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Open Access Meeting Reflections—SPARC 2012
Posted On March 26, 2012
Ten years after the movement was launched through the Budapest Open Access Initiative, open access (OA) is thriving, flourishing, and becoming a core element in the broader “Open Knowledge” movement that includes Open Educational Resources (OER), Free and Open Source Software (FOSS), Open Data, and Open Science among others, all of which share the common goals of providing free, unrestricted access to different types of information and knowledge. This year’s Scholarly Publishing & Academic Resources Coalition (SPARC) Open Access Meeting was an opportunity to reflect on the progress of OA over the past 10 years; discuss recent battles over proposed legislation that would undermine and set back OA, including the PROTECT IP Act (PIPA), Stop Online Piracy Act (SOPA), and the Research Works Act (RWA); and most importantly, focus on current and emerging issues. Presentations and discussions implicitly focused on taking OA from its infancy to the next level of maturity—discussions were no longer about how to make the case for OA to researchers, but rather, how do we further advance, support, and assess the impact of OA in a bolder, broader way within the global information ecosystem?

The SPARC Open Access Meeting was held March 12-13, 2012. in Kansas City, Mo. More than 200 people attended to discuss a host of OA themes including policy issues, author rights, OA publishing, and repositories.

Heather Joseph, SPARC’s Executive Director, opened the meeting with a nod to the tenth anniversary of Open Access and celebrated by sharing some key OA indicators. Ten years into OA, we now have the following:

While this is all good news, Joseph encouraged the OA community to take the threat of the Research Works Act and turn it into an opportunity to reenergize the community and take positive action.

Bernadette Gray-Little, chancellor of the University of Kansas, noted that researchers at her university are particularly interested in “feeding knowledge” and “spreading knowledge” around the world in order to make a contribution to solving the “grand challenges.” Gray-Little also discussed peer review and publishing, stressing that in the future we need to maintain the two aspects of the current peer review/publishing model that work well—promoting prestige for authors and their institutions and promoting high quality in publication—while also finding a way to promote Open Access to scholarship. She emphasized that she is not seeking the end of publishers, but rather that we need a new infrastructure—one that supports access but not at the expense of quality and prestige.

John Wilbanks, fellow at the Ewing Marion Kauffman Foundation, followed with a keynote telling several stories related to OA and the broader landscape. Wilbanks is an excellent speaker and storyteller, but a few points particularly resonated.

“The story behind the story of research” is becoming increasingly important as an avenue to reach more people. Wilbanks’ anecdote was about an article, “Stalking the Fourth Domain in Metagenomic Data: Searching for, Discovering, and Interpreting Novel, Deep Branches in Marker Gene Phylogenetic Trees,” published in March 2011 in the OA journal, PLoS One. About the time the article was published, one of the authors, Jonathan Eisen, published a companion piece on his blog, “The story behind the story of my new #PLoSOne paper on "Stalking the fourth domain of life" #metagenomics #fb.” The blog post was able to tell the story of the research and explain details about the research process that would not have been able to be captured either by a traditional press release or via traditional research outputs. Eisen tweeted about his blog post and the article, and the result has been a much higher level of visibility than might have otherwise occurred—the article has been covered by a wide range of media outlets including traditional channels (The Economist, New Scientist), new media (Slashdot), and news organizations around the world (China, Germany, Brazil). The PloS One article has also been linked to 279 times in Facebook. Anyone interested in #altmetrics should take some time to dig into the comments on the blog post and look at the article’s citations (publicly available thanks to PLoS One!). The bottom line is: Don’t wait for new forms of metrics to become widely accepted. If you want your material to be read, you need to take advantage of all of the current tools available and do your own outreach via social networks and new tools for researchers such as Twitter, Mendeley, and FigShare.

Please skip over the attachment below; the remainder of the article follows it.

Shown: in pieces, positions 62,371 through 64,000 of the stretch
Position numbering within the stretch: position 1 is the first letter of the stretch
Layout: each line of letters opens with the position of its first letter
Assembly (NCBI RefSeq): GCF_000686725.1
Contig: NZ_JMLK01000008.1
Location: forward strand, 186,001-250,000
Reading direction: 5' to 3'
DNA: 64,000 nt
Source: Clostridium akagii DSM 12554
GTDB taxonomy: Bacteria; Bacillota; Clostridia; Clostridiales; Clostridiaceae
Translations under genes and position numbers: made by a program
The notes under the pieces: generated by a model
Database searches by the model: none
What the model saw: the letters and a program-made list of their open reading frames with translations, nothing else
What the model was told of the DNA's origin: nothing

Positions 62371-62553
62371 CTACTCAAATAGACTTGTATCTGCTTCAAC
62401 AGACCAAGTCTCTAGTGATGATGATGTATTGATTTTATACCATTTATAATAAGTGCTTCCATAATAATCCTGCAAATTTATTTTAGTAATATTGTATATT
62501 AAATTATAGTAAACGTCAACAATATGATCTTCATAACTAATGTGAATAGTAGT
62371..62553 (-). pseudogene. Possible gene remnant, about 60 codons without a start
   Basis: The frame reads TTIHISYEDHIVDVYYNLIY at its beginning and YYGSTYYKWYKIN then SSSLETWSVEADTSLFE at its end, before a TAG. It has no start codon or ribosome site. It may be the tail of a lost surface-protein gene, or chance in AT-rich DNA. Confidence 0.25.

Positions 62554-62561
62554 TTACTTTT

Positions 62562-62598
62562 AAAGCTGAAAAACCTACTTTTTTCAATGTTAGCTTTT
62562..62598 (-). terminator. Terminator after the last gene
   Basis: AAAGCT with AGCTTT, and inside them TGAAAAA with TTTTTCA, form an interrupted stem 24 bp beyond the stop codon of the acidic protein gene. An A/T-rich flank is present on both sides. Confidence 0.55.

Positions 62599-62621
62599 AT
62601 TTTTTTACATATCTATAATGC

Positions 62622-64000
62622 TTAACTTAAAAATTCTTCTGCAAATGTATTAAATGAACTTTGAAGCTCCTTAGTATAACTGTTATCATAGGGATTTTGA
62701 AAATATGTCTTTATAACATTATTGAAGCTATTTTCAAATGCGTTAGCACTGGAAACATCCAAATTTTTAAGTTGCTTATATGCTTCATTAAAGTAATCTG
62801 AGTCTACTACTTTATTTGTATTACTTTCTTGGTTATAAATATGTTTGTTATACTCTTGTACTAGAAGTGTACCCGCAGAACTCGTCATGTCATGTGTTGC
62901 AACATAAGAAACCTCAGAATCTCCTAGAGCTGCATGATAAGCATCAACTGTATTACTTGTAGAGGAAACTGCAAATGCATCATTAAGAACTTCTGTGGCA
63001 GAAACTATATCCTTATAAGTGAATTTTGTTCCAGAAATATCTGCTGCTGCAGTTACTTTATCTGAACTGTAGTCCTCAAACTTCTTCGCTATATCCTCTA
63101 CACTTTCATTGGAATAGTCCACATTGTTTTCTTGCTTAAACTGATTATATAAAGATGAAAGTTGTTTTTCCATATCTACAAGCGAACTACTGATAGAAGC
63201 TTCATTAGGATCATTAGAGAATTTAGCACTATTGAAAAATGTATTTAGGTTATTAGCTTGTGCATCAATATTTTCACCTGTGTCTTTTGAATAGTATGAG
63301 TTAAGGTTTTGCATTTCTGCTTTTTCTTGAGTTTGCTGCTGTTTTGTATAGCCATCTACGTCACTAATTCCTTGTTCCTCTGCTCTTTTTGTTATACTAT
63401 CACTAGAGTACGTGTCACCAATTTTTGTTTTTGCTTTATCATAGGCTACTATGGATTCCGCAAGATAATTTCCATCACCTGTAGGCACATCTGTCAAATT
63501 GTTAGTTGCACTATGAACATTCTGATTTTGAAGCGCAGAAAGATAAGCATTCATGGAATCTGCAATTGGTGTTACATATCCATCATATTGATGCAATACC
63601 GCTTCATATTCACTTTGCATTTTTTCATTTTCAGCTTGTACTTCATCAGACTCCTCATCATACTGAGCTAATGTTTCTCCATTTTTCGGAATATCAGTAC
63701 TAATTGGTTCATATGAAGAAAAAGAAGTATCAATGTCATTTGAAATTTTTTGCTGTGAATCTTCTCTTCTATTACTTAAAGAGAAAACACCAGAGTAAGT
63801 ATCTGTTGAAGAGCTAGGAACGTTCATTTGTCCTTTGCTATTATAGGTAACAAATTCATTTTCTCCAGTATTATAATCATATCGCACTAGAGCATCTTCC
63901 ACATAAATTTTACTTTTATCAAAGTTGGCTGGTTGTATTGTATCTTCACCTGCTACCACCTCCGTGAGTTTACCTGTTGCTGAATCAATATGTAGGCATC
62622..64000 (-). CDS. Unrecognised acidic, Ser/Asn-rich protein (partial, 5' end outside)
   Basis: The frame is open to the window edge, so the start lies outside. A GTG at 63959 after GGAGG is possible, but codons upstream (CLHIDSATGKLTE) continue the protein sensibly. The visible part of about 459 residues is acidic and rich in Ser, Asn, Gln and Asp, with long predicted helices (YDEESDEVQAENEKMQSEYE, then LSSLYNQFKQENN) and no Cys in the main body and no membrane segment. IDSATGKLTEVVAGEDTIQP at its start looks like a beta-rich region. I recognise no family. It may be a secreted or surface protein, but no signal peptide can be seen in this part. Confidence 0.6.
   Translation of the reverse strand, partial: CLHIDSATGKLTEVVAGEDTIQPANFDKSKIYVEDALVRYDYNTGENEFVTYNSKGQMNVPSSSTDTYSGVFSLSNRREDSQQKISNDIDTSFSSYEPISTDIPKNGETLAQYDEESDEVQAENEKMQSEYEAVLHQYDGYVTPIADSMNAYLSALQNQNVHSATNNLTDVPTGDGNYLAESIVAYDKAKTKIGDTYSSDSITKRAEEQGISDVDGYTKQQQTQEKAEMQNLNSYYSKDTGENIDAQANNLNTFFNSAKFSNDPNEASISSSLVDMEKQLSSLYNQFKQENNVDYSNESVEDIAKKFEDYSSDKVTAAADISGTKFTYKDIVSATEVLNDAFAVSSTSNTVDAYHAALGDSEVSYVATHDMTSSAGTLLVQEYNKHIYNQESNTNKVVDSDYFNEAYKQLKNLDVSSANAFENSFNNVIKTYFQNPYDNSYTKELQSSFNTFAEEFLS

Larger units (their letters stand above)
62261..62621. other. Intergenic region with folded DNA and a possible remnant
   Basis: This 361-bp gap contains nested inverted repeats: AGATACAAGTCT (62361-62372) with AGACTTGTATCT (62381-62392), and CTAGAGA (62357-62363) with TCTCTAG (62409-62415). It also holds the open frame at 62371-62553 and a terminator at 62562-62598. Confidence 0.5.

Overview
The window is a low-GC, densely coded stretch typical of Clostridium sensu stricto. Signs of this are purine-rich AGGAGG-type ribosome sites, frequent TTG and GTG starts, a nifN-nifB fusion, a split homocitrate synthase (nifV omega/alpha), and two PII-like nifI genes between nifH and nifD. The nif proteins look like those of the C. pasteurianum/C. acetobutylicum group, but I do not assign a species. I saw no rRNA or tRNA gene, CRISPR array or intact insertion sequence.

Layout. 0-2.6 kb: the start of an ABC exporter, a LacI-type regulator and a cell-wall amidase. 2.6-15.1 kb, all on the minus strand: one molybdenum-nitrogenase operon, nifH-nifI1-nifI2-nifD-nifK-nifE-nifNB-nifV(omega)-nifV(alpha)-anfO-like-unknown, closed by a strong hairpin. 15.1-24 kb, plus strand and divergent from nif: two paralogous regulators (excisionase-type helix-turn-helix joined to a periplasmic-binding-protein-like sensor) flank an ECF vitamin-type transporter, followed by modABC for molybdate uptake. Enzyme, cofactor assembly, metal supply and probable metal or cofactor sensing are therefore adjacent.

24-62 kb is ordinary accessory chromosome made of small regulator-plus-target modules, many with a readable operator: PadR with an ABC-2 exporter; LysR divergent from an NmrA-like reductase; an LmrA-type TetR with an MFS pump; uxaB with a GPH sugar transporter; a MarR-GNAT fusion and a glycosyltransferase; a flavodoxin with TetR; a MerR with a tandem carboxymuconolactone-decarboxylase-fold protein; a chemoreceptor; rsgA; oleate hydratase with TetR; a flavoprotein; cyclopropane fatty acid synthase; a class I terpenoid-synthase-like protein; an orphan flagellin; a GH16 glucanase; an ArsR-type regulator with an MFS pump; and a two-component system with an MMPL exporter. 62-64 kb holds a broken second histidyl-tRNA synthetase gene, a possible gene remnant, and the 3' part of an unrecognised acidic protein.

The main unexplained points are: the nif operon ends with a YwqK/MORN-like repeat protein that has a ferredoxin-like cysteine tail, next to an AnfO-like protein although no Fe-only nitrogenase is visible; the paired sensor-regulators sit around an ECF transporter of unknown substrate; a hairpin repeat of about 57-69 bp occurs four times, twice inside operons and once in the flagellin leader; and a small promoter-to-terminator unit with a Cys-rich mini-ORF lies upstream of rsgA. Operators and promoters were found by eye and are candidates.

Another point from Wilbanks: researchers have come to expect access to books, music, and all types of digital content to be available on all devices, whenever they want to access it. Expecting researchers to accept that access to research articles through library-licensed databases does not work the same way “is like believing in magic unicorns.” In short, “we need to begin to expect the same in the consumer world and the scholarly world.”

Ellen Finnie Duranceau, program manager at the MIT Libraries Office of Scholarly Publishing & Licensing, shared strategies for supporting institutional OA policies. Her 12-point strategy is detailed in her slides, but one item of particular note: “[L]everage all sources” for acquiring content —particularly in terms of automated ingest tools and workflows. For instance, consider an automatic deposit process for content in SSRN, a semi-automated process to bring in content from and PubMed Central, and SWORD deposits for BioMed Central. At MIT, they “scrape” the MIT domain to see what other papers they find within their institutional domain. In addition to speeding up the processes to acquire content, all of these processes and tools send the message to faculty that the library is doing everything they can to get content into the repository before contacting faculty and asking them to find their papers.